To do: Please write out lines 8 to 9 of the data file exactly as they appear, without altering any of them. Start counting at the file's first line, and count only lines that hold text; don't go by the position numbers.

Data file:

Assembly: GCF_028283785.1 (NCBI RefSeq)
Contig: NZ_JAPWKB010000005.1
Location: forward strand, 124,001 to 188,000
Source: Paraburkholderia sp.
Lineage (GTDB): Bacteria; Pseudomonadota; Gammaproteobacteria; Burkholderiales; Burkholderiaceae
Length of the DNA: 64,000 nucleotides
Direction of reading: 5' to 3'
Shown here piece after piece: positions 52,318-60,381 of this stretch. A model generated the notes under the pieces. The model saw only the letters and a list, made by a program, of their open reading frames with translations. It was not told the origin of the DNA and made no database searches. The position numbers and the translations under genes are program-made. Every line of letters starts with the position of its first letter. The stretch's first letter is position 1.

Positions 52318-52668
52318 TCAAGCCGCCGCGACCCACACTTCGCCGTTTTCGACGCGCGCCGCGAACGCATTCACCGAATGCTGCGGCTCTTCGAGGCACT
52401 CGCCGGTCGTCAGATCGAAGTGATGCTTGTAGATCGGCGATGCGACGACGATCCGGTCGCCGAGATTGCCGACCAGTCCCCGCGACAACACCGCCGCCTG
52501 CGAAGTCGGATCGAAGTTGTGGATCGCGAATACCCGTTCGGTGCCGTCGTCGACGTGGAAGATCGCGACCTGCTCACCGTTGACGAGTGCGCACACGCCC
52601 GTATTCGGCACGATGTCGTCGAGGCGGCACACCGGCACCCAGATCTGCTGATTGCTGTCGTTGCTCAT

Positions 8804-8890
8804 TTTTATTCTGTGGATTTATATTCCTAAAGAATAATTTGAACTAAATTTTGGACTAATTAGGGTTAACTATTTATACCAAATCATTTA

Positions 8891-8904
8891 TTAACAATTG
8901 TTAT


Shown here piece after piece: positions 52,318-60,381 of this stretch. A model generated the notes under the pieces. The model saw only the letters and a list, made by a program, of their open reading frames with translations. It was not told the origin of the DNA and made no database searches. The position numbers and the translations under genes are program-made. Every line of letters starts with the position of its first letter. The stretch's first letter is position 1.

Positions 52318-52668